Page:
As a disclaimer: “Twelfth Night” is one of my favorite plays. I’ve seen multiple productions of it, studied the script extensively, loved it, struggled with it, laughed at it, and generally enjoyed every minute of what is probably Shakespeare’s most beautifully written comedy. The “Twelfth Night” currently playing at American Players Theatre is a brilliantly executed yet unusual interpretation that is well worth seeing.
This “Twelfth Night” is not about Viola. Nor is it about young love. Nor the good life triumphing over Puritan prudery. Nor is the show particularly funny, at least not in a slapstick way. It has little in common with any staging of the play I’ve ever seen.
Director David Frank tells us in the program that he found at the heart of the text a “yearning,” an “irrepressible desire for something more than we can reasonably hope for.” Yearning pervades the play, as most of the characters spend its length pining after someone: Viola for Orsino, Orsino for Olivia, Olivia for Viola (alias Cesario). But it is a Shakespearean comedy, so in the fifth act, everyone (with a few notable exceptions) ends up with the object of his or her desire, marriages abound, and the play ends happily. It’s a play about longing but, at least usually, the characters we care most about get what they care most about by the end.
But we’re not particularly attached to any of the usual favorites. Cristina Panfilio’s Viola is a charming but extremely awkward young woman, who falls for a foppish Orsino (Marcus Truschinski). It’s not uncommon for Orsino to be played as childish, but in this production Viola recognizes that he is. We wonder why she wants him so desperately, and she is so awkward we wonder why he wants her; their relationship never transcends that of master-servant. This produces a curious lack of finality at the end of the play, which is so much about Viola finally getting what she wants: she’s reunited with her long-lost twin brother and is proposed to by Orsino. In this production, the emotional weight of the fifth act is entirely taken away from her. Frank’s staging constantly puts the focus on someone else. When she meets her brother, his would-be lover, Antonio, is positioned between them. When Orsino proposes marriage, Feste sits between them and the audience, looking as upset as the father who knows his child is marrying a dope.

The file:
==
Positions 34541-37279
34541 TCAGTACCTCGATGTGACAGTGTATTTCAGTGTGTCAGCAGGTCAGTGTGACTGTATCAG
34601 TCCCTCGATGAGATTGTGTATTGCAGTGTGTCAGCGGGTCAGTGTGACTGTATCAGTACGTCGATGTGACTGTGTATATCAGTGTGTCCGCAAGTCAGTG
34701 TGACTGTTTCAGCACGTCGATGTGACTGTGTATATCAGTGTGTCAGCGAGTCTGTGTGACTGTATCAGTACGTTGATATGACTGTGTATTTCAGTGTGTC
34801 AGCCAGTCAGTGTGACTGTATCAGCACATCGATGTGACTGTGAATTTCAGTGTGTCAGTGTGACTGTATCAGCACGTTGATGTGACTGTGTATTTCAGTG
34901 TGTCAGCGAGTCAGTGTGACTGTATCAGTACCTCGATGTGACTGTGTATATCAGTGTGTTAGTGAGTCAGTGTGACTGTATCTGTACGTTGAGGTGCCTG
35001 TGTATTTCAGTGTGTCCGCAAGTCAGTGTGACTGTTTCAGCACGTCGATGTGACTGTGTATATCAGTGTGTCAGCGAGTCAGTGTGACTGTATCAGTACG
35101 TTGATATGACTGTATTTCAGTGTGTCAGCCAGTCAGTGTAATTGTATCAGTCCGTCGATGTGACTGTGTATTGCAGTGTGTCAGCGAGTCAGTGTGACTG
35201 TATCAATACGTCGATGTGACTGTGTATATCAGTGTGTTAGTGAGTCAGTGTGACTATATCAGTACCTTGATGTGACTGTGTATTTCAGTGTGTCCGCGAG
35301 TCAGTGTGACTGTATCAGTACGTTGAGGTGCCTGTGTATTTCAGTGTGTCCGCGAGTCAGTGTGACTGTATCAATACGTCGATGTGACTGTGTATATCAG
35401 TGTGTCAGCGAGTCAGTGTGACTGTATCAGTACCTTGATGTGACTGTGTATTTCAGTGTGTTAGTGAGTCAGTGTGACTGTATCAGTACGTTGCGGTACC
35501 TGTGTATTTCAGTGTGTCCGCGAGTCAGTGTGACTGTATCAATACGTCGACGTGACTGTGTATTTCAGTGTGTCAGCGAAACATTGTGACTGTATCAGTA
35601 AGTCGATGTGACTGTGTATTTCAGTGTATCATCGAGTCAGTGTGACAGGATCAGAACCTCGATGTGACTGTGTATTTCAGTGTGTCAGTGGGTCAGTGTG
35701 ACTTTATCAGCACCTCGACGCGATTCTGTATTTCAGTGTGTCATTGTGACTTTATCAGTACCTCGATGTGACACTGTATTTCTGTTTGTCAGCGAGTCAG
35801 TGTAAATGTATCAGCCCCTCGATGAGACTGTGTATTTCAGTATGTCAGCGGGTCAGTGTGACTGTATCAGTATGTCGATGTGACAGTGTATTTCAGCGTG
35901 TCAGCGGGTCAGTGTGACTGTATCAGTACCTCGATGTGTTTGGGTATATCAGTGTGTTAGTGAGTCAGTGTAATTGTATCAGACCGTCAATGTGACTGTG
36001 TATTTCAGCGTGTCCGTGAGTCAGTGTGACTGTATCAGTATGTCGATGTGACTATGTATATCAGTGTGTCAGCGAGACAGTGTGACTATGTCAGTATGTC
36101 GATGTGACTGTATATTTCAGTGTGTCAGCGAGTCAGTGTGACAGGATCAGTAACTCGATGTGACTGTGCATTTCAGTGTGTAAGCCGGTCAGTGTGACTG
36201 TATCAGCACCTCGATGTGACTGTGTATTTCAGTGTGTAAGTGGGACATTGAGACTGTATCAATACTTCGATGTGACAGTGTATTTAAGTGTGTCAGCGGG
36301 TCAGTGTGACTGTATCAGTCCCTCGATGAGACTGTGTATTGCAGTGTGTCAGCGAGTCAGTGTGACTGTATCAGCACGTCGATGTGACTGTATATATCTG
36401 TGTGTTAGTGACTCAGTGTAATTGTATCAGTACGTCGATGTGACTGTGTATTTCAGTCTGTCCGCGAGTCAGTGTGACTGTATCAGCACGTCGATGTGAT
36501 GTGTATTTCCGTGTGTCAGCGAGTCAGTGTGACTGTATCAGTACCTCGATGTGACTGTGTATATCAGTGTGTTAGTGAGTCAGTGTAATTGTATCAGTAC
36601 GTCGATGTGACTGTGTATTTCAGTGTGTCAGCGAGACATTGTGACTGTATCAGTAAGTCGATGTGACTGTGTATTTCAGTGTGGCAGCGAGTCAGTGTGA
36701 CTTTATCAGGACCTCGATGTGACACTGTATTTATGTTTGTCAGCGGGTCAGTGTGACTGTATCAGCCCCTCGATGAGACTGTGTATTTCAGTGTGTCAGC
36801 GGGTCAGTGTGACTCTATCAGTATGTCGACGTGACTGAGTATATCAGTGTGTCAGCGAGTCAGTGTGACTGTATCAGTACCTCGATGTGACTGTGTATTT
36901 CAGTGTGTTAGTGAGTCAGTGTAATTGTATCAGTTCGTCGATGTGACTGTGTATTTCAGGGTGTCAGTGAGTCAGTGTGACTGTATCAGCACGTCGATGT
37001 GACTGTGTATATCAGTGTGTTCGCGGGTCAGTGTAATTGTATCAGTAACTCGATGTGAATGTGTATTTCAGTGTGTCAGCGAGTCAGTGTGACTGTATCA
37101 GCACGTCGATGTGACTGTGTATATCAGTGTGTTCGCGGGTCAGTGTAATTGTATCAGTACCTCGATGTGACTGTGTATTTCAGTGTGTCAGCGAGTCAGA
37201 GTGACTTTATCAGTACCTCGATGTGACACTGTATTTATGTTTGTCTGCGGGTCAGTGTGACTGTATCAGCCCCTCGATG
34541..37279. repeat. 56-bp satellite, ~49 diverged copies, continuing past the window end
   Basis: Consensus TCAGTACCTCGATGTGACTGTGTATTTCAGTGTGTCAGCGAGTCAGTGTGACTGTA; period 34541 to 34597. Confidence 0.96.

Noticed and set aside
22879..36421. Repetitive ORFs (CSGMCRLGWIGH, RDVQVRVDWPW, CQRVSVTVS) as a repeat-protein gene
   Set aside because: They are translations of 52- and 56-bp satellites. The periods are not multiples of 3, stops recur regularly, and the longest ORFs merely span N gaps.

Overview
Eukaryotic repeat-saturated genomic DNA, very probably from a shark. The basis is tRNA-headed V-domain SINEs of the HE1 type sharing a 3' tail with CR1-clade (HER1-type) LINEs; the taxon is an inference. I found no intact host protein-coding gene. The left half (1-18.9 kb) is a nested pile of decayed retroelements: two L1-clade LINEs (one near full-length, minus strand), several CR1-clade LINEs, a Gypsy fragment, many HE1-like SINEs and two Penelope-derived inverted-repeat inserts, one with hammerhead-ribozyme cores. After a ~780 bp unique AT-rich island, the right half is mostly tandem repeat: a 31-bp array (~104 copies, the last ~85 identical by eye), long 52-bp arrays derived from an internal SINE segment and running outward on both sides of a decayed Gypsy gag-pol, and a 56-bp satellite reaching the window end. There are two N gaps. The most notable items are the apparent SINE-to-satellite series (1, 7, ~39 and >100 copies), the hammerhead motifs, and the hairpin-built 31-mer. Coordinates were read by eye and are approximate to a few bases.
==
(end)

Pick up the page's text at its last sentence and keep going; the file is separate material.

It is Feste, I think, who stands in for Frank in this production. “What is love? ’tis not hereafter;/ Present mirth hath present laughter;/ What’s to come is still unsure,” he sings, and no one is more aware of that than he. John Taylor Phillips is a compelling Feste, who seems to spend the play saying, “I’m playing the fool, but it’s the young who are foolish.” We’re never quite sure what he wants, but he finds the youthful yearning of Viola and company to be almost tragic.
The tragedy, though, is not that the characters are young and foolish, but that they are unable to remain so. “Youth’s a stuff will not endure,” sings Feste, against the backdrop of Robert Morgan’s beautiful, autumnal set. Frank himself, just a few seasons from retiring, may understand that truth as well as Feste does. (Erin Kelsey)
At American Players Theatre, 5950 Golf Course Road, Spring Green, Wisconsin, (608)588-2361, $42-$73. Through October 7.